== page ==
Some of the mundane

I have been trying to think of all the little things that are different about life here, but are quickly grown used to. I’ve been trying to keep a sort of running list and this is what I’ve come up with so far. I hope it gives you a little flavor for things here.

The super of a building is called a “Harris.” Ours is named Hamdee. He lives in a miniscule apartment on the ground floor of our building. Our security guard, Abdulathy, also has an apartment on the ground floor. They are such kind and gentle men. Their apartments are also used for storage of such things as gas tanks for our stoves,

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gas tank under kitchen drainboard for stove

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orange cord is to gas tank under drainboard

mattresses, and extra furniture so they are relegated to basically living in one room.

Horn honking is a form of communication. I’m making a stab at understanding it, but when it’s outside my window all night long it is harder to decipher (after the first night it stopped keeping me awake).

Cars pass in emergency lane, which has pretty intense rumble strips about every 10 meters.

Speed governors beep or flash lights on the dashboard to indicate when speed is in excess of 120k/h. Many of the major roads have speed cameras as well. You never receive a ticket, but when you try to leave the country to travel they tell you of it and you have to pay before you are allowed to leave. People are not allowed a one-way ticket if they are in debt for anything in Kuwait.

Flash brights and tailgate to indicate you want a car to move over so you can pass, if you don’t move over fast enough (never mind that there is a bus in the next lane) then they begin weaving in and out too close to breathe. There are many accidents.

Lights fall out of the ceiling and routinely burn out, sometimes just days after the bulb has been changed.

Fans in walls open to outside in kitchen, bathroom, and laundry room.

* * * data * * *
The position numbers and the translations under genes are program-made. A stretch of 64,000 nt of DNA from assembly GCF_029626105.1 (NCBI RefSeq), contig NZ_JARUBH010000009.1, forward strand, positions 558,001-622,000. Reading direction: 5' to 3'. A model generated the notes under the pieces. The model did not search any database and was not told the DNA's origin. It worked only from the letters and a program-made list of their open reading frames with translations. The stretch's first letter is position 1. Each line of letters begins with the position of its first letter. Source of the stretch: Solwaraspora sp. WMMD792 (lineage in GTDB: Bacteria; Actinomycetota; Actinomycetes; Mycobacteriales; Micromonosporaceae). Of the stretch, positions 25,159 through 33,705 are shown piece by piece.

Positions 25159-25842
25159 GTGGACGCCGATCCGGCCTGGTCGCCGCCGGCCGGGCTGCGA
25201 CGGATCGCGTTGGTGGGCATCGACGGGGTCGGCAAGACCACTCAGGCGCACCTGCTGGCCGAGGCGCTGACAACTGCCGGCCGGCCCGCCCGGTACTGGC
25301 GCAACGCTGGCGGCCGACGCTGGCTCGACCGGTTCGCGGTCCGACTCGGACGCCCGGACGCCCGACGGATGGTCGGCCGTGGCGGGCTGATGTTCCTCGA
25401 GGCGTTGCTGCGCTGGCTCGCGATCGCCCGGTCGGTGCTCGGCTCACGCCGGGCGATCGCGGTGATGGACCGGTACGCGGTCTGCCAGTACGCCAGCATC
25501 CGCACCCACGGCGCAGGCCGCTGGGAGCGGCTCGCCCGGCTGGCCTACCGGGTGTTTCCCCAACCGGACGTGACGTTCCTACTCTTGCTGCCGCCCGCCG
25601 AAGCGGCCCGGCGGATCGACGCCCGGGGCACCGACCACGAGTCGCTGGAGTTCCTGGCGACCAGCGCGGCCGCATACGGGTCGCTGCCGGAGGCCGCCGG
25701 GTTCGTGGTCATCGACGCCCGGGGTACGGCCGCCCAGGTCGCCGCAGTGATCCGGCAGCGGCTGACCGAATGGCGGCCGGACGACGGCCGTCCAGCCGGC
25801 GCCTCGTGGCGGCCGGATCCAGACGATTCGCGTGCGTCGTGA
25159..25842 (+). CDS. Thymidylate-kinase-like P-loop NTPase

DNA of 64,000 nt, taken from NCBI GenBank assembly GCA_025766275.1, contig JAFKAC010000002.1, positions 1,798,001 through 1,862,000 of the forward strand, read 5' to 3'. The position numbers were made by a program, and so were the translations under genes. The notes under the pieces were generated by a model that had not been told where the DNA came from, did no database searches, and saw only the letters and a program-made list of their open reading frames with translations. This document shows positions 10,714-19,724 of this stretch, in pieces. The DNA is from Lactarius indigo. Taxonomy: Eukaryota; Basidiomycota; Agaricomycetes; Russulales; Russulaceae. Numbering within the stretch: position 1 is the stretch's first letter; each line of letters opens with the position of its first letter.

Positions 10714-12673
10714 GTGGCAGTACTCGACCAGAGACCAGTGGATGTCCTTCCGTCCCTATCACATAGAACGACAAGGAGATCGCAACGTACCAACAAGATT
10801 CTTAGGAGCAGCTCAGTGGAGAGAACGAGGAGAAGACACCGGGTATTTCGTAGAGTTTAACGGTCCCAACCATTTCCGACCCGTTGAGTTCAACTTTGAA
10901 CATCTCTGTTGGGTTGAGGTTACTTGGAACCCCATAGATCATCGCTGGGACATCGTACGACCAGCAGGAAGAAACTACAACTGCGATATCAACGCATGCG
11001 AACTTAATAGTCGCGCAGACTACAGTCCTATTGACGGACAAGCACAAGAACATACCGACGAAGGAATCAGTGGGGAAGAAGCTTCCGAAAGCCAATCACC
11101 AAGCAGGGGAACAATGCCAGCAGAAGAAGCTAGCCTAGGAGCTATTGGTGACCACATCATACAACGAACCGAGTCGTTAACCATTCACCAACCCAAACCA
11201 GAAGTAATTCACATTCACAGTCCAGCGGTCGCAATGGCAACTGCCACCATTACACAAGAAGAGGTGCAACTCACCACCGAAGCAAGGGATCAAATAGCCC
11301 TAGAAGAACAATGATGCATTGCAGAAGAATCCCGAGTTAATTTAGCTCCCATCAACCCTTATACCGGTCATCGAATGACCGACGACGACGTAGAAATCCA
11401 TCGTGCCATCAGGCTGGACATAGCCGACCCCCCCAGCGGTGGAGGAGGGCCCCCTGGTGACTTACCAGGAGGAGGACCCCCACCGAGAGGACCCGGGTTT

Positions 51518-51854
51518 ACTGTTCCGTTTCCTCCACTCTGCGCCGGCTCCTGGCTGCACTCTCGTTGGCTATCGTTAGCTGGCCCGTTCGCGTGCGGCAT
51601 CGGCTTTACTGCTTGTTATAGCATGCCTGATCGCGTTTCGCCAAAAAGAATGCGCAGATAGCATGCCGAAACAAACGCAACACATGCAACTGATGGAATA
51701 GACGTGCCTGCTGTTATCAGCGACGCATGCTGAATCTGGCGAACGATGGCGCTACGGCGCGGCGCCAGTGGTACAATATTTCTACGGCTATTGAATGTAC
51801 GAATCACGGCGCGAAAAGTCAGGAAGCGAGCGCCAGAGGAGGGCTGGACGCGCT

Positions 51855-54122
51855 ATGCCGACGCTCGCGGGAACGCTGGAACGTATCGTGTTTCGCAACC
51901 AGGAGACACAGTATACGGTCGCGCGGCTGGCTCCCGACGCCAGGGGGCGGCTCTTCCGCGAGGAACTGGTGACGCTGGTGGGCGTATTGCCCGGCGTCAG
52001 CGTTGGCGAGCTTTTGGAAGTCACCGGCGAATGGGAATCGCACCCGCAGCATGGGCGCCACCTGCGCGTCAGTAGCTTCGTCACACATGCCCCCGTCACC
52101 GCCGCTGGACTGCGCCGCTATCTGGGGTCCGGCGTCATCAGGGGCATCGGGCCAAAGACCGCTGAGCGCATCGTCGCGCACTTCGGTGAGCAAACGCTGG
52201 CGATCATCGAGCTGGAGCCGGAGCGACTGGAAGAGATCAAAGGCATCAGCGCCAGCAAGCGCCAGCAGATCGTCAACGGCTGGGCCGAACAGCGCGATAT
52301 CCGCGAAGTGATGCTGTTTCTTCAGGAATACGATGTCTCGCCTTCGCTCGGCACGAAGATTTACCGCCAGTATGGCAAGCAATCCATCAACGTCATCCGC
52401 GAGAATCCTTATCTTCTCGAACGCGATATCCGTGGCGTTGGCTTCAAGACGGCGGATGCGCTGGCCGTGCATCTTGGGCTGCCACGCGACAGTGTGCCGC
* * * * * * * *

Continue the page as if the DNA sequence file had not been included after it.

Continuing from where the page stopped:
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fan in kitchen with unscreened opening to the outside

It is hard to fathom how this works insulation-wise. Walls are relatively thick and cement. Windows are single pane and poorly insulated, as I discovered when I awoke to a puddle of water in my living room after an intensely heavy rain.

Power automatically shuts off about once a month. I’ve given up on resetting the electronic clocks. I use my phone as my alarm.

Almost any chain restaurant in the US is also here: Starbucks, PF Changs, Caribou, Olive Garden, etc. and of course, all the fast food restaurants as well, except for Chik-fil-a.

Every outlet, every light bulb has a separate switch, even on many of the extension cable surge cords.

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outlet with on/off switch

Maids mop and hose down bathrooms at least 2x per day (all bathrooms, kitchens, laundry rooms have drains in the floor

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my bathroom floor drain

and they squeegee the water to the drain), sweep hall numerous times, monitor students in halls and bathrooms, general errand running within the school (copies, laminating, messages), heat water, move furniture, wash dishes. House maids do dishes, laundry, ironing as well as dusting, mopping, change bed sheets, etc.  School maids make 100KD/month (about $350) and house maids make 25KD/month (almost $90) per apartment.